First, a brief description of what this series of articles will be – for the most part, they will be top ten type lists; though they may be shorter (if there aren’t enough “great” players) or longer (if there’s a log jam of “great” players). I will say if the player is in the HOF, list any major awards the player won and provide their key stats. All stats and awards were obtained from Baseball-Reference. This series was originally published on Informative Sports in 2009, however, they have been edited for publication here - some players added, some rankings adjusted etc.
A couple of notes about the stats – they will include their total offensive numbers, not just stats for their main position (for example, Yogi Berra’s stats include his batting stats when he played LF or 1B) and any stats in italics mean they were the leader in that category out of the players in the list. Also, players will be ranked where they were best known at (Ernie Banks at SS for example) or where they played the most games (Pete Rose played the most games at 1B as a single position but he played more total games in the outfield and of those at LF, so that’s where he ended up getting ranked). To see how I evaluate/use stats, click here for a breakdown of hitting stats. At the end, I will then describe any reasoning behind my choices and why I ranked them where I did.
Only three caveats to my lists:
1 – the players have to actually be retired. They cannot be unsigned players who haven’t officially retired yet
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2 - sorry, but no Negro League players will be on these lists unless they had long-term MLB service (any records or stats from the Negro Leagues are “questionable” at best due to the record keeping; i.e. Josh Gibson’s HR totals etc)
3- no confirmed or heavily-suspected PED users. This includes anyone who admitted to using steroids knowingly or unknowingly (so guys like Barry Bonds, Mark McGwire and Gary Sheffield are not on these lists) and guys where the evidence is very strong that they used (Roger Clemens for example)
We covered the greatest catchers, greatest first basemen, greatest second basemen and greatest shortstops already, so this week we move on to the hot corner, Third Base. Out of all the positions, this is the “weakest” overall in baseball history. The other positions all had at least ten players who popped into my head when first thinking of the position but for Third Base, only five immediately came to mind. However, the players that are ranked are considered some of the best hitters the game’s ever seen and one of the greatest defensive players in baseball history. On to the rankings:
#1 – Mike Schmidt: HOF, 3 MVPs (and 2 other top-5 finishes), 12 time All-Star, 10 Gold Gloves, 6 Silver Sluggers, 2404 games, .267 batting average, .380 OBP, .527 Slugging %, .908 OPS, 147 OPS+, 548 HRs, 1595 RBIs, 2234 Hits, 1507 BBs and 1883 Ks.
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#2 – George Brett: HOF, 1 MVP (and 3 other top-5 finishes), 13 time All-Star, 1 Gold Glove, 3 Silver Sluggers, 2707 games, .305 batting average, .369 OBP, .487 Slugging %, .857 OPS, 135 OPS+, 317 HRs, 1595 RBIs, 3154 Hits, 1096 BBs and 908Ks.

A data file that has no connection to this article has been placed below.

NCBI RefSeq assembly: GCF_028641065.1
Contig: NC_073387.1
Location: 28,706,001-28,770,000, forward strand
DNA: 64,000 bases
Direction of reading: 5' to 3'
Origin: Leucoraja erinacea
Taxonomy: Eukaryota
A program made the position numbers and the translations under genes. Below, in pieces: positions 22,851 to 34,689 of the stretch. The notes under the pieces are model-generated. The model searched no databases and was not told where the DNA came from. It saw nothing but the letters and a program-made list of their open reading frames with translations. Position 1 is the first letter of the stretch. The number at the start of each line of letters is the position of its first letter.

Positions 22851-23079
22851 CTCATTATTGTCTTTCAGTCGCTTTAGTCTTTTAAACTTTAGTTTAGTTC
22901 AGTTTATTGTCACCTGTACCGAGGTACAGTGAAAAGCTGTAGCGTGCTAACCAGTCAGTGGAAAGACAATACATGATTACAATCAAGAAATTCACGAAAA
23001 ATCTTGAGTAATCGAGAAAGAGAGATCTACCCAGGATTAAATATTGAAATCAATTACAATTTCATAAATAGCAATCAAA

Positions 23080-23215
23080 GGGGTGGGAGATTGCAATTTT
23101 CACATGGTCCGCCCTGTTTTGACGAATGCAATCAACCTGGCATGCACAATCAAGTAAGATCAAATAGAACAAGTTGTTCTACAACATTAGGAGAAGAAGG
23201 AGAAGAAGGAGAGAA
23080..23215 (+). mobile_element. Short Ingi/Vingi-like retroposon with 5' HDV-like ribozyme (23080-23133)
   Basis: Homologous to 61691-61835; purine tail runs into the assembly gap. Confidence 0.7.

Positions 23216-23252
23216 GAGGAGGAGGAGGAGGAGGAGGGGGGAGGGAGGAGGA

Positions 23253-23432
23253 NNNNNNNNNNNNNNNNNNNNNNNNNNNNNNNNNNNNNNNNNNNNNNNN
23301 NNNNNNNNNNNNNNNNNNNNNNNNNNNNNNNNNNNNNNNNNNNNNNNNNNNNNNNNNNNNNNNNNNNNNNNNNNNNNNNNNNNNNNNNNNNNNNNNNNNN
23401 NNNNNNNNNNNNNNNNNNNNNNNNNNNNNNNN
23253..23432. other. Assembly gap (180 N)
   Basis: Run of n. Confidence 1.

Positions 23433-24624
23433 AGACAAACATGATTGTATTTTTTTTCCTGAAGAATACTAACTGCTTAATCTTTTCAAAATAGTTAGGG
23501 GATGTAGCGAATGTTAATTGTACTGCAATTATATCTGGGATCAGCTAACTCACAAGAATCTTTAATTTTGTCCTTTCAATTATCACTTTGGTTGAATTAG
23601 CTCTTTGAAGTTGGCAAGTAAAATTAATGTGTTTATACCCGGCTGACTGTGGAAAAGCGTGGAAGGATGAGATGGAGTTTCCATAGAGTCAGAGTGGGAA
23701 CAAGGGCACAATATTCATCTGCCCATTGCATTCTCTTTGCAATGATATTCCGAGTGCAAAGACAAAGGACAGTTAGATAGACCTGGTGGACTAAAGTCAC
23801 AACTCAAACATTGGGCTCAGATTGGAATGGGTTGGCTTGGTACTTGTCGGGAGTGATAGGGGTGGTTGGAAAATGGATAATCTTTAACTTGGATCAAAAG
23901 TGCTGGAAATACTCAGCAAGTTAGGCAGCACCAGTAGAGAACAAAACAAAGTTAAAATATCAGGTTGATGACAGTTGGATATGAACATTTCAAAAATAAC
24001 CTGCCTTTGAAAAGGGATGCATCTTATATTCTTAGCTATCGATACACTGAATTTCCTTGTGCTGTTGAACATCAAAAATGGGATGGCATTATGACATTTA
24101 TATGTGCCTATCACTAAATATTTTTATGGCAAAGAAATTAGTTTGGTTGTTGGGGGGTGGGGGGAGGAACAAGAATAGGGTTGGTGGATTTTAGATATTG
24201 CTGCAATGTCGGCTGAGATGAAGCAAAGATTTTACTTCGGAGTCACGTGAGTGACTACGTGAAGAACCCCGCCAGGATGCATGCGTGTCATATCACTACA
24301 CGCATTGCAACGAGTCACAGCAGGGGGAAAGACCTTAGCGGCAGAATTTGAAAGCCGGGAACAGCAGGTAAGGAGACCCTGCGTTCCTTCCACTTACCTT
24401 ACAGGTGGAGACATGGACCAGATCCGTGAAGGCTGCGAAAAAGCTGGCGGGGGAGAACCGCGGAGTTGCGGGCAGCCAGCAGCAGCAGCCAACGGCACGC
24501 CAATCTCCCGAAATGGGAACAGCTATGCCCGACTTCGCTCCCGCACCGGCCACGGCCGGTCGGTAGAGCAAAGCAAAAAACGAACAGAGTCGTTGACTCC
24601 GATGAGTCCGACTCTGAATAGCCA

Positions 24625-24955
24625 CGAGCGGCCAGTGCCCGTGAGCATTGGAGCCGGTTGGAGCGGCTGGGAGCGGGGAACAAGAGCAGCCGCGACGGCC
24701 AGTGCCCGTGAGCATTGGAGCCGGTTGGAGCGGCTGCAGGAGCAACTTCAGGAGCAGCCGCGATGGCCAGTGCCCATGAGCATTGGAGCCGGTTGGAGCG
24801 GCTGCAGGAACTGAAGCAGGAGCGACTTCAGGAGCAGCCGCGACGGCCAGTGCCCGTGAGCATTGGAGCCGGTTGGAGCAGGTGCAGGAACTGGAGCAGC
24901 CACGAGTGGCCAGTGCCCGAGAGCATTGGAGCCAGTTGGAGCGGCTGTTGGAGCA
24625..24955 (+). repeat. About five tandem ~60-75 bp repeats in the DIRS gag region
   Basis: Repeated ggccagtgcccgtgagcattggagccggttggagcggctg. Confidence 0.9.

#3 – Brooks Robinson: HOF, 1 MVP (and 4 other top-5 finishes), 15 time All-Star, 16 Gold Gloves, 2896 games, .267 batting average, .322 OBP, .401 Slugging %, .723 OPS, 104 OPS+, 268 HRs, 1357 RBIs, 2848 Hits, 860 BBs and 990 Ks.
#4 – Eddie Mathews: HOF, 2 top-5 MVP finishes, 9 time All-Star, 2391 games, .271 batting average, .376 OBP, .509 Slugging %, .885 OPS, 143 OPS+, 512 HRs, 1453 RBIs, 2315 Hits, 1444 BBs and 1487 Ks.
#5 – Wade Boggs: HOF, 1 top-5 MVP finish, 12 time All-Star, 2 Gold Gloves, 8 Silver Sluggers, 2439 games, .328 batting average, .415 OBP, .443 Slugging %, .858 OPS, 130 OPS+, 118 HRs, 1014 RBIs, 3010 Hits, 1412 BBs and 745 Ks.
#6 – I Don’t Know: HOF as part of Abbott and Costello’s famous “Who’s on First” bit. Just kidding with including this here, however, I can’t hear “I don’t know” without responding “Third Base!”
Honorable Mention: Frank Baker, George Kell, Graig Nettles and Ron Santo
Will/may be on this list someday: Chipper Jones (who will be in a tough battle with George Brett for number 2), Evan Longoria, David Wright and Ryan Zimmerman (all three have a legit shot at making this list)
There is a clear battle for number 1 at this position – Schmidt versus Brett. I decided Schmidt’s overall power and better defense overcame Brett’s advantages in batting average and total hits. If not for Brooks Robinson, Schmidt might be considered the greatest defensive third basemen in history – what he did with the glove on the fast, nasty turf in Philly was unreal.
The battle for number 3 was just as tough – Robinson versus Mathews. The classic defense versus power debate. As with shortstop where I had Ozzie Smith ranked high due to his defense, in my opinion, Brooks’ clear advantage in defense slightly overcame Mathews’ advantage offense. However, if you feel Matthews should be higher than Robinson a legitimate argument could be made for that.
Wade Boggs earned the final spot on this list by being a consistent hitter over his entire career (constantly getting over 200 hits per season and always batting over .300) and his underrated defense. Also, for a solely “batting average hitter” like Boggs, he is the only member of the 3000 hit club to get his 3000th hit as a HR.
So, what do you think? Do you have a problem with the order? Did I leave someone off? If so, let me know. Don’t just say “you left off so-and-so” — give me a good explanation of why they belong and where in the order they belong. If you present a good enough case, I just might add them to the list. Come back next week when we begin our jog through the outfield in Left Field.